Re: Harunobu & Escher


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Posted by John Fiorillo on February 01, 2003 at 09:36:13:

In Reply to: Harunobu & Escher posted by Gerald Schmieder on February 01, 2003 at 01:02:16:

You raise a very interesting topic, but I find I do not agree with your interpretation of the scene in Harunobu's print.

First, I doubt very much that Harunobu would have ever intended the treatment of architectural elements in his compositions, or in this case, the framing around the curtain, to be amusing or challenging in the same sense as Esher did his image of the "Belvedere," or his presentations of "impossible" objects. Actually, in terms of how we in the West understand the illusion of three-dimensional perspective as depicted in two-dimensional space (e.g., drawings, paintings, prints), and in particular the acceptance of a single vanishing point to achieve this, Harunobu and almost every other ukiyo-e artist, great or small, had only an imperfect understanding of Western perspective. Ukiyo-e examples can be found in the thousands with unsuccessful attempts at three-dimensionality or the single vanishing point. In this sense the genre is littered with "mistakes" of this kind. Ukiyo-e painting traditions were different from ours and so were their artistic concerns.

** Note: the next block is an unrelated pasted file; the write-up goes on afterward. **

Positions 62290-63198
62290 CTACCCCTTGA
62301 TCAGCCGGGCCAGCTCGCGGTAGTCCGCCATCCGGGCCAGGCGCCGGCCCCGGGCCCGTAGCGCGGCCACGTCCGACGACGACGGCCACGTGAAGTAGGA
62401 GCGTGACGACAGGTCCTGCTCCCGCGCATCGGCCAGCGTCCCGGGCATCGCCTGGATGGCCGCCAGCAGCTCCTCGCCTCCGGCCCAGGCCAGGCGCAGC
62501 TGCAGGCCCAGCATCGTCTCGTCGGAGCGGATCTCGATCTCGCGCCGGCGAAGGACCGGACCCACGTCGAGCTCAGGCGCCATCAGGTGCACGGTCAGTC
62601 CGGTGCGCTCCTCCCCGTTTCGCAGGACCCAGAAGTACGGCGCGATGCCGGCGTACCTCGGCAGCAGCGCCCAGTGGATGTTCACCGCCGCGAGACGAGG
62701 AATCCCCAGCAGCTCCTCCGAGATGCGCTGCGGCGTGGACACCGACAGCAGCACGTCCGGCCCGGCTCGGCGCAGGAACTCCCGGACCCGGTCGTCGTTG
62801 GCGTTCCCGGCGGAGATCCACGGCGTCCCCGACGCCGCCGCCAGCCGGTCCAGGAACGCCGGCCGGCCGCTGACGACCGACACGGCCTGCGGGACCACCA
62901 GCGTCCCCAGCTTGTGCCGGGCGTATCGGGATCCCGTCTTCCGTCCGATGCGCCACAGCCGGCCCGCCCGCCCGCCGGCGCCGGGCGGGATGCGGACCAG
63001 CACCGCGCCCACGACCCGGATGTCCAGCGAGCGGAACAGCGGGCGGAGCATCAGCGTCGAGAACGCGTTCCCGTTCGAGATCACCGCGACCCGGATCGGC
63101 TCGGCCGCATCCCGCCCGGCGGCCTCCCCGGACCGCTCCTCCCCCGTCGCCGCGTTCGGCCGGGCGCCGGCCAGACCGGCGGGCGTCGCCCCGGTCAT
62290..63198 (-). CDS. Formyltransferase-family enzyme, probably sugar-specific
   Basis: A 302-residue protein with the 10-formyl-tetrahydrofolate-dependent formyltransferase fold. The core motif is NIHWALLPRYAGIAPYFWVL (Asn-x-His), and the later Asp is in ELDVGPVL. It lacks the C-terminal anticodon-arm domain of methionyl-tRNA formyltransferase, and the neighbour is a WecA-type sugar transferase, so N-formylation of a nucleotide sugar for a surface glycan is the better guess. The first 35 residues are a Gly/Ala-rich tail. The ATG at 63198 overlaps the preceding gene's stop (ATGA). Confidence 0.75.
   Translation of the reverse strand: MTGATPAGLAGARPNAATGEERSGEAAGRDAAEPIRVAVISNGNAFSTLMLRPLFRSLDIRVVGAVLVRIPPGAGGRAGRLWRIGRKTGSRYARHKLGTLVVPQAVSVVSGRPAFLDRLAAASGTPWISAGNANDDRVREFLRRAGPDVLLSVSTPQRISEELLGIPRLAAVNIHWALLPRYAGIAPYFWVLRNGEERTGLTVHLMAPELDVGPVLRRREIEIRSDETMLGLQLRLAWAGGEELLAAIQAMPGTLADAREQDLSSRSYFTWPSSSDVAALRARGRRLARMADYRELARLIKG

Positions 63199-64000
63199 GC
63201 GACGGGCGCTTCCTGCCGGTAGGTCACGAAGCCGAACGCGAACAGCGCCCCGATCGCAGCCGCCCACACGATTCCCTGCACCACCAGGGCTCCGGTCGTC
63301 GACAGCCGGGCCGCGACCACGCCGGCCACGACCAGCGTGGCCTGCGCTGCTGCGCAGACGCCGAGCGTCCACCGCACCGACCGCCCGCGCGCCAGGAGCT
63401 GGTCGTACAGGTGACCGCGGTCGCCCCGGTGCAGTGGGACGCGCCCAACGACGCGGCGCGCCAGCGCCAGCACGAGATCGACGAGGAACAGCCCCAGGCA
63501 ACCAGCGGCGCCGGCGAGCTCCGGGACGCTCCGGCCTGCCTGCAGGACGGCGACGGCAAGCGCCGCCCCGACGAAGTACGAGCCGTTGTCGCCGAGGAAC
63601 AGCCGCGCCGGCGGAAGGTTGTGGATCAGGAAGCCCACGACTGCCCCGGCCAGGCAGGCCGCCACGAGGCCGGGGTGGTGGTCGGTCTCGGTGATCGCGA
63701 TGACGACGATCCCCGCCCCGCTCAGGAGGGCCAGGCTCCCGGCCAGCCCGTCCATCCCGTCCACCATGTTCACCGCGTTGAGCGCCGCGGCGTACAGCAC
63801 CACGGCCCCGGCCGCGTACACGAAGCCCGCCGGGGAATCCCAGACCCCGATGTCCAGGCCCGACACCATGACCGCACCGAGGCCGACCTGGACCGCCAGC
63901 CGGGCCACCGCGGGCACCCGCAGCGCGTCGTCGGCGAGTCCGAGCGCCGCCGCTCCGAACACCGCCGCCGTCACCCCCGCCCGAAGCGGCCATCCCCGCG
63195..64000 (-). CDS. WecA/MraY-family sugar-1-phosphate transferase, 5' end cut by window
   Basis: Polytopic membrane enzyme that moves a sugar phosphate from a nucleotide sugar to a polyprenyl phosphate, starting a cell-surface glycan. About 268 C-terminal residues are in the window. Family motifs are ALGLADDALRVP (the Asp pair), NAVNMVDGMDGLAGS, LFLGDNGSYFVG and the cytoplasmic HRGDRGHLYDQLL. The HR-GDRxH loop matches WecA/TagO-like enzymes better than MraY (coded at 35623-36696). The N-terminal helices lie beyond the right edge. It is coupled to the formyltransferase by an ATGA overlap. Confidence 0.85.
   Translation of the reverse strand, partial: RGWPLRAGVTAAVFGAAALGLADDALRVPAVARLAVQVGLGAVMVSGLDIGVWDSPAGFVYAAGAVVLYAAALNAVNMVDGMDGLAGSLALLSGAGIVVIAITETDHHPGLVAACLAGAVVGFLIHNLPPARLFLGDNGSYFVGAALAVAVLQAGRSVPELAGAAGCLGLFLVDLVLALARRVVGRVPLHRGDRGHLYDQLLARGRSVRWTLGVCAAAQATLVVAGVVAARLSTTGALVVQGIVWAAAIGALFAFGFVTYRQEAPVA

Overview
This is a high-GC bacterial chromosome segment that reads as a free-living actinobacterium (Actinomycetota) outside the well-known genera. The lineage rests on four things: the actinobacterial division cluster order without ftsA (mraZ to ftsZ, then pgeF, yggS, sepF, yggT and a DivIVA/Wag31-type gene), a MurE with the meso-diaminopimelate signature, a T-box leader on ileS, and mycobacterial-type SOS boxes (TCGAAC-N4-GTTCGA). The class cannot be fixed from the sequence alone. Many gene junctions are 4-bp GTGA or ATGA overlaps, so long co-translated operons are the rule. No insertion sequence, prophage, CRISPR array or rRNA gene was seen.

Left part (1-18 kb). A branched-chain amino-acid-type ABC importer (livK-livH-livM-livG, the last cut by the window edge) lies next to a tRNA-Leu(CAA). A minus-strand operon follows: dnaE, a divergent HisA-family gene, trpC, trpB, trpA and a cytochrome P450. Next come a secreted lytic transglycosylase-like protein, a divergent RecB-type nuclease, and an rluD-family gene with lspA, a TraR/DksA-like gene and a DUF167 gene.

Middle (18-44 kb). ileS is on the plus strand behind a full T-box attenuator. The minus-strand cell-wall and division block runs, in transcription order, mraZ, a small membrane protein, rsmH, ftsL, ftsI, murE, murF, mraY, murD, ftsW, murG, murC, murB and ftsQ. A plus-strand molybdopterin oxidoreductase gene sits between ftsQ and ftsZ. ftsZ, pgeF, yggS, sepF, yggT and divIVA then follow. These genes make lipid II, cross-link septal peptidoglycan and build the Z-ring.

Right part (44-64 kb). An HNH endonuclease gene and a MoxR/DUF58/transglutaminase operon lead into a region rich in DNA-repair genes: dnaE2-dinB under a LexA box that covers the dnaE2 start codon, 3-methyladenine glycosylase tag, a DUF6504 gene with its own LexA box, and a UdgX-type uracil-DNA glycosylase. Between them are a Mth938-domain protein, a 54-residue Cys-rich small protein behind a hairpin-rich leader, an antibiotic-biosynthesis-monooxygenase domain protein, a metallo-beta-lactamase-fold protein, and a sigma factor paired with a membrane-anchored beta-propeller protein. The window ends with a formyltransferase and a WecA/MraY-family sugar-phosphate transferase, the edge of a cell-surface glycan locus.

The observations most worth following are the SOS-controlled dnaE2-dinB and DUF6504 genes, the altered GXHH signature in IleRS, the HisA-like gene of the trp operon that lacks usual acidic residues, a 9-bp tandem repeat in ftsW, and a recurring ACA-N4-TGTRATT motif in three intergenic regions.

Regardless, in the Harunobu design you mention, I also believe you have misread the scene. The cross beam above the hanging tassels (or "curtain") is meant to be a continuation of the support beam of the balcony above, not the door frame. The lower part, which is placed at approximately a right angle to the beam above, is, however, part of the door frame (see picture detail with arrows). In other words, the tassels hang from above the level of the balcony beam and thus are not entirely visible (nor is the top part of the door frame from which they hang). I admit that this requires accepting a challengingly imperfect perspective or depth of field in the relationship between the shoji screen (with the shadow figures behind it) and the point (unseen) where that screen might finally meet the underside of the balcony (probably somewhere near the middle of the visible part of the upper balcony). But there it is, another example of imperfectly realized perspective in Japanese printmaking.

John



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